Our running backs preview actually started on Wednesday with a love letter to Darren McFadden. After all, he’s the best back in this draft, by far. Yet this is definitely a deep running back class in 2008 and there could be several guys who end up being solid players in the NFL. There are even a couple of guys that would be elite backs in any other year, but get dwarfed by McFadden this year. Anyway, on with the preview…
Rashard Mendenhall, Illinois
5’11” 210 lbs, 4.45
Rashard Mendenhall is pretty much the only reason, besides the defense, Illinois had their breakout 2007 season. Then again, who else would carry the offense when the quarterback can’t actually throw? Sorry, Juice, but your meal ticket just left town.
He’s essentially the perfect size for an NFL back, plus or minus a few pounds. He’s fast, he’s strong. He doesn’t have a ton of miles on his odometer. In any other year, he’d be the best back in the draft. Alas, this isn’t any other year.
Jonathan Stewart, Oregon
5’11” 235, 4.48
We ran our “Free Jonathan Stewart” campaign for a season and a half before Oregon finally made him their featured back. Naturally, the Ducks took off when they started using him correctly.
He’s easily the most physically gifted non-McFadden running back in the draft. He’s bigger than Mendenhall, and he’s basically as fast too. He can run out of pretty much any formation and can catch the ball out of the backfield too. Downside? He’s 235 pounds, but he’s not particularly physical. That said, would YOU want to mess with near-perfection by needlessly running into linebackers and safeties? I think not.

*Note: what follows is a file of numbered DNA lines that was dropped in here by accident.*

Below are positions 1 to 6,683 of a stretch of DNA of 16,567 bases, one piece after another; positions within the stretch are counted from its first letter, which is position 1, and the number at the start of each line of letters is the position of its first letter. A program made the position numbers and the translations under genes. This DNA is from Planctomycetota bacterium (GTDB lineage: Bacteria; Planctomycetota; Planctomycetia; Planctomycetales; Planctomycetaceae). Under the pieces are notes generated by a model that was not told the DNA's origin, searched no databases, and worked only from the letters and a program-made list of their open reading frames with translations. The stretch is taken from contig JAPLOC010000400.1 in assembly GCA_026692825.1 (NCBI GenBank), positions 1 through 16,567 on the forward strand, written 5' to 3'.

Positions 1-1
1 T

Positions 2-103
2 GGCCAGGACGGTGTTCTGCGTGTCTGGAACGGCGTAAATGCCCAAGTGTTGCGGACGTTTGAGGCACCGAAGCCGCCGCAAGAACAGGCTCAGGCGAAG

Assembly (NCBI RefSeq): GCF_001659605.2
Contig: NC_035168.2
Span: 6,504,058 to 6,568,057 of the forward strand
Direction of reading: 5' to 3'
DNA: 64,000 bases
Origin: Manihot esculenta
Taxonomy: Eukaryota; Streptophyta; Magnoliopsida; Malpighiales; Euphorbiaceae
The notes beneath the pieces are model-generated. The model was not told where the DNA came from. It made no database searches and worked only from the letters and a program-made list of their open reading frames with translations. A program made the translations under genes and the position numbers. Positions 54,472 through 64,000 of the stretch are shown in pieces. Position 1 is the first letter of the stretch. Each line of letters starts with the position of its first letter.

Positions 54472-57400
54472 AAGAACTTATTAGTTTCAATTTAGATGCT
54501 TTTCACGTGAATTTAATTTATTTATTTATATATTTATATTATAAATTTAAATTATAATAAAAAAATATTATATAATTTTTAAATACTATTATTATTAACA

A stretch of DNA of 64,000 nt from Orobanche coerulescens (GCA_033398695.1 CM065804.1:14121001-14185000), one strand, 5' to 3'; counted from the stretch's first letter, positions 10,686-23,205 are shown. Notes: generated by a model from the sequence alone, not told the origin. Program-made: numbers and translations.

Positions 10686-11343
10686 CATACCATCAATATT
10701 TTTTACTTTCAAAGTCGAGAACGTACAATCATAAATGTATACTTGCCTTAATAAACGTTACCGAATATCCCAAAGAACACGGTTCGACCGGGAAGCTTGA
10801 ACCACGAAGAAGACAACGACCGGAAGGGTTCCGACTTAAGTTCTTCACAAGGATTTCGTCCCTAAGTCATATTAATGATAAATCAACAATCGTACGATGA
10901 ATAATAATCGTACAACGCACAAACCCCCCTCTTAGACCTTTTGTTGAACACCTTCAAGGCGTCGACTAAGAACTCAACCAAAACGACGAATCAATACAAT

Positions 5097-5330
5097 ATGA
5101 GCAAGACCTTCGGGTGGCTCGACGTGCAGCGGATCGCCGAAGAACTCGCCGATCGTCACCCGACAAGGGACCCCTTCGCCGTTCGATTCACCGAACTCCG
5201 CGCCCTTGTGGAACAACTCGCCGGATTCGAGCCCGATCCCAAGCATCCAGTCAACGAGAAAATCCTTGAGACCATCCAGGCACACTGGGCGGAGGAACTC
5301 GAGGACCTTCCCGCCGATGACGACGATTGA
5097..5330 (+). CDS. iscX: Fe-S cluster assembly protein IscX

He may end up being the second-best back in this year’s draft. If it were my team, and I couldn’t get Darren McFadden, Jonathan Stewart would be my guy.
Felix Jones, Arkansas
6’0″ 200 lbs, 4.47
It’s amazing to think that teams with Marion Barber and Laurence Maroney and Darren McFadden and Felix Jones weren’t very good. Arkansas with McFadden and Jones was definitely better than Minnesota with Maroney and Barber, however. Plus they took down the number one team in the country.
Alas, Jones is coming out in a tough year with so many other talented backs and he’s STILL ranked pretty high. He’ll have to start out as a platoon back with most teams, but don’t be surprised if he ends up a solid starter.
Jamaal Charles, Texas
6’1″ 200 lbs, 4.38
Some people like to think that his incredible production in the fourth quarter is a good thing, like he’s clutch or something. He did put away quite a few comeback wins for Texas because he’d blow the opposition away late in the game. Instead, I wonder where he was for the other three quarters. That might not be totally fair of me, but that was my first thought.
I also remember when people thought Charles was the next Reggie Bush. Turns out Reggie Bush may not have done so well in the zone-read offense because it sure seemed to limit some of Charles’ skills. Still, he’s got some real ability and could be a playmaker for the right team in, ironically, a Reggie Bush role.